Climate Change

Published on December 16th, 2009 | by Jennifer Lance

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Chemically Enhancing Plants to Absorb More CO2

Ikuko Hara-Nishimura, chief researcher at Tokyo University, has discovered a means to increase plants’ ability to absorb carbon dioxide, which could “ease global warming and boost food production.”  By soaking seeds in a protein solution called Stomagen, plant leaves contain more porous stomata and starch production in photosynthesis increases.  Stomagen induced plants take in more CO2 and could produce more food or biomass for alternative fuels.

Photo by epSos.deChemically enhanced plants absorb more CO2

Chemically enhanced plants absorb more CO2

Researchers were able to increase the pores fourfold in leaves by using concentrated Stomagen.  Discovery News reports:

They found that the number of pores multiplied relative to the concentration of the solution of the protein, which the researchers named Stomagen, achieving a maximum of four times the number of pores of an untreated plant.

An ideal increase would be two-to-three times, as too many pores impede the functions of other cells in the surface of the plant, Hara-Nishimura said.

Stomata are microscopic pores on the surface of plant leaves. They are “critical for plant function”.  The University of Washington explains the role of stomata,

Stomatal function is important beyond the level of plant physiology and function, and its significance reaches from evolutionary history to atmospheric and environmental sciences. For instance, the acquisition of stomata is considered one of the key developmental innovations that allowed plants to conquer the terrestrial environment, an event that occurred around 400 million years ago (Edwards et al. 1998; Raven 2002). Importantly, stomata impact atmospheric environment, and in turn, atmospheric environment drives changes in stomatal patterning. It is generally accepted, both from the studies of fossil records and extant plants, that high carbon dioxide condition decreases numbers/density of stomata (Hetherington and Woodward 2003).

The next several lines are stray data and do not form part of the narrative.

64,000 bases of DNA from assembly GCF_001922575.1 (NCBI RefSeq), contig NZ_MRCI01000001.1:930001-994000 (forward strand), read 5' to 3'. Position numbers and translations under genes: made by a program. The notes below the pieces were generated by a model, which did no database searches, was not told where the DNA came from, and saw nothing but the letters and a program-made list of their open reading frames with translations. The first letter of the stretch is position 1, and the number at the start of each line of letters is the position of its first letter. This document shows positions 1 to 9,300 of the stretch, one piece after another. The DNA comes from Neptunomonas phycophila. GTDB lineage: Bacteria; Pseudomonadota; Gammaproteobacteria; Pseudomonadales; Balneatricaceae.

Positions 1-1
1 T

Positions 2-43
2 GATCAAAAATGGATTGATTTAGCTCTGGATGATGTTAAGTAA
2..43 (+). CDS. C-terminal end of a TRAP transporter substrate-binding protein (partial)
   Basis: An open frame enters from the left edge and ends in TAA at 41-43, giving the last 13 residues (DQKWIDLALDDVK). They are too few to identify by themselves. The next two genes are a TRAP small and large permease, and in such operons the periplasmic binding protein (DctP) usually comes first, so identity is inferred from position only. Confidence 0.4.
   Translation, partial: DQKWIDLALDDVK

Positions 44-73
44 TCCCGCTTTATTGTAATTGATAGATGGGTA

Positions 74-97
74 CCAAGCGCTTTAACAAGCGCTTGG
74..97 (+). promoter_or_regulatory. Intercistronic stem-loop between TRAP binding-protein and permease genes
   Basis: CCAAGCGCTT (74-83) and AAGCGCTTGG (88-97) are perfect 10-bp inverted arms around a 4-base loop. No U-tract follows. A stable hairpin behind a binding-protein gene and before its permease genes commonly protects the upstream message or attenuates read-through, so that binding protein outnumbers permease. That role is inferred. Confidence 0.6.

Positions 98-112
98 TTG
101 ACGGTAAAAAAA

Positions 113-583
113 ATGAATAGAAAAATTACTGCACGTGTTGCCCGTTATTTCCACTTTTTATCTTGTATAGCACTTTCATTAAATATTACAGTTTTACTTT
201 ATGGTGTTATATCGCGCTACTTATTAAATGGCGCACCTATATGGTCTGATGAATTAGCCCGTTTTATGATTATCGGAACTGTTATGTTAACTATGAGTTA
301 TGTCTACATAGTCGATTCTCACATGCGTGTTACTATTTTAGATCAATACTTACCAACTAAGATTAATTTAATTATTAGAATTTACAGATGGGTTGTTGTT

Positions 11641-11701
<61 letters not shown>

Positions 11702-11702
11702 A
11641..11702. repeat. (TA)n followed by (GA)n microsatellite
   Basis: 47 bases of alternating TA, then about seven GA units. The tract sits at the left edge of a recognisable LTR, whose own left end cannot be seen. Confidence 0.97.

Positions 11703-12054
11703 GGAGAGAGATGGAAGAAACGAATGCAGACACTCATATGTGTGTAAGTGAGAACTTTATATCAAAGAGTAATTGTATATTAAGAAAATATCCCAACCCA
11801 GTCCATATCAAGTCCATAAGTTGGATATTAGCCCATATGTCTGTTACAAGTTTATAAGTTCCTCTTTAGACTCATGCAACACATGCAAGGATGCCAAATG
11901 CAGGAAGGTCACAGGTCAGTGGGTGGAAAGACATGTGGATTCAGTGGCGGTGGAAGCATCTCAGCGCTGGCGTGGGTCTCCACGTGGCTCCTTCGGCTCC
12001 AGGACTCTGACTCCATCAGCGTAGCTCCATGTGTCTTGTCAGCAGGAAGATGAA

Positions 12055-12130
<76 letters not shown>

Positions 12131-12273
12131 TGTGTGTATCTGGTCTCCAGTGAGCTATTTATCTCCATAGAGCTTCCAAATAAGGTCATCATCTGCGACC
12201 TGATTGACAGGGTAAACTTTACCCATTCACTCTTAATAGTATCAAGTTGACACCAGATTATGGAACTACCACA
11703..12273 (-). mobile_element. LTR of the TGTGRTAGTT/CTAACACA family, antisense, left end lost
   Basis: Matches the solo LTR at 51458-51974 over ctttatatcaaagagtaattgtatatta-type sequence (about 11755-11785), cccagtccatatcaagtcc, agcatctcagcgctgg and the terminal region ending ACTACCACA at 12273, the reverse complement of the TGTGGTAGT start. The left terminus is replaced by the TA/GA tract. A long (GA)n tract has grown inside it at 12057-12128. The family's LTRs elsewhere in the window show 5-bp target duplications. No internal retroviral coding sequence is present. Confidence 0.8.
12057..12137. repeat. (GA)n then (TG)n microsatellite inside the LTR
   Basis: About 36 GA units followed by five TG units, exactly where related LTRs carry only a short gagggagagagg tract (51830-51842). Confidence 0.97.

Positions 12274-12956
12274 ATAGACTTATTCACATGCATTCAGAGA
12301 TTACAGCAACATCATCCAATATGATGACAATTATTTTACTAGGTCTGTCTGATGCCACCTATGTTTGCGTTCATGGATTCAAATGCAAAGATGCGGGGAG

Stomagen is expensive to produce chemically, and researchers have suggested it may be more cost effective to genetically modify plants to produce more leaf pores.  Although this research is exciting, should we really be playing with Mother Nature to solve the problems of climate change?  Isn’t that how we got into this problem to begin with? Given that increased carbon dioxide causes a reduction in stomata, we may have no choice.

I worry about the unforeseen consequences of introducing Stomagen soaked seeds into our environment and/or producing genetically modified plants to combat global warming.  We’ve already seen the consequences of genetically engineered plants in food production.  What would be the consequences of introducing plants with artificially increased stomata into the natural world?





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